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Proceedings Paper

Human preference for individual colors
Author(s): Stephen E. Palmer; Karen B. Schloss
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Paper Abstract

Color preference is an important aspect of human behavior, but little is known about why people like some colors more than others. Recent results from the Berkeley Color Project (BCP) provide detailed measurements of preferences among 32 chromatic colors as well as other relevant aspects of color perception. We describe the fit of several color preference models, including ones based on cone outputs, color-emotion associations, and Palmer and Schloss's ecological valence theory. The ecological valence theory postulates that color serves an adaptive "steering' function, analogous to taste preferences, biasing organisms to approach advantageous objects and avoid disadvantageous ones. It predicts that people will tend to like colors to the extent that they like the objects that are characteristically that color, averaged over all such objects. The ecological valence theory predicts 80% of the variance in average color preference ratings from the Weighted Affective Valence Estimates (WAVEs) of correspondingly colored objects, much more variance than any of the other models. We also describe how hue preferences for single colors differ as a function of gender, expertise, culture, social institutions, and perceptual experience.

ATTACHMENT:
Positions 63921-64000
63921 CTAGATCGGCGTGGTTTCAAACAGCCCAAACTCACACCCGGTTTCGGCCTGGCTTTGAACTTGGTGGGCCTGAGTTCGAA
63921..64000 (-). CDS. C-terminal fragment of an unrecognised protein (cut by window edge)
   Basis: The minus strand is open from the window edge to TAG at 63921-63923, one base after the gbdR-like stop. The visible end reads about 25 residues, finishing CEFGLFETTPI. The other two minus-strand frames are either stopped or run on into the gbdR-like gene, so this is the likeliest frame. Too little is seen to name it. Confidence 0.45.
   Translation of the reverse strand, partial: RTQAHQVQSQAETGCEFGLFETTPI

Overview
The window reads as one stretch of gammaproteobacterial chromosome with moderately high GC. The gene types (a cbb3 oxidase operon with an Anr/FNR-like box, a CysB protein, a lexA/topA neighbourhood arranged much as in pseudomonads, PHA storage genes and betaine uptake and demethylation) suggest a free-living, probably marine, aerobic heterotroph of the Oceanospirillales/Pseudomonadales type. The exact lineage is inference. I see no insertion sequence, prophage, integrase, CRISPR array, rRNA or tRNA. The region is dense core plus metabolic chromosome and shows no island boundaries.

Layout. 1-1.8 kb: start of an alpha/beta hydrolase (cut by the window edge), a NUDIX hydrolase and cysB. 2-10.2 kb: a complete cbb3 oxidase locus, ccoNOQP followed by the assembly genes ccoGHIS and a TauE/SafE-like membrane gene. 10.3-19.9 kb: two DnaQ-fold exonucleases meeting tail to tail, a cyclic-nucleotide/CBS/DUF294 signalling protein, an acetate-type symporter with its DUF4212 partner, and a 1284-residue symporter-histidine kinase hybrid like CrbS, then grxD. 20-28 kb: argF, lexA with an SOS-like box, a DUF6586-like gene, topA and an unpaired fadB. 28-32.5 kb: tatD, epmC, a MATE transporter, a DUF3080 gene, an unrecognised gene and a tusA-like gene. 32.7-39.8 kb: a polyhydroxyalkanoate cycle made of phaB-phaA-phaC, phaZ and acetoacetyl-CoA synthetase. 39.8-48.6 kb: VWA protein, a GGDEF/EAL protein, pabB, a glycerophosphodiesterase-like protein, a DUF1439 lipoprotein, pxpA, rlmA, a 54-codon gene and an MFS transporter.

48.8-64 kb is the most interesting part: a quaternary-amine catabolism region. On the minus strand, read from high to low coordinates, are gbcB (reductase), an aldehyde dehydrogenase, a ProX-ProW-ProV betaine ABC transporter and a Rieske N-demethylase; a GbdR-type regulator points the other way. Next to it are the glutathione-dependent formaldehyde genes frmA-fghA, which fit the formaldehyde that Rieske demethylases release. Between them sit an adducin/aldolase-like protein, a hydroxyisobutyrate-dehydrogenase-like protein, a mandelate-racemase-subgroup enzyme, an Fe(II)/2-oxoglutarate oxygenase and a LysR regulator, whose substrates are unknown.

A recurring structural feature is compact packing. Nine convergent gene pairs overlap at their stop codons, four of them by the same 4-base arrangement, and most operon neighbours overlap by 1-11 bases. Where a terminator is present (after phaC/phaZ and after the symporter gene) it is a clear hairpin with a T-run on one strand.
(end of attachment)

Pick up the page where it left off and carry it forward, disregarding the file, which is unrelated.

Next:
Paper Details

Date Published: 18 February 2010
PDF: 12 pages
Proc. SPIE 7527, Human Vision and Electronic Imaging XV, 752718 (18 February 2010); doi: 10.1117/12.849110
Show Author Affiliations
Stephen E. Palmer, Univ. of California, Berkeley (United States)
Karen B. Schloss, Univ. of California, Berkeley (United States)


Published in SPIE Proceedings Vol. 7527:
Human Vision and Electronic Imaging XV
Bernice E. Rogowitz; Thrasyvoulos N. Pappas, Editor(s)

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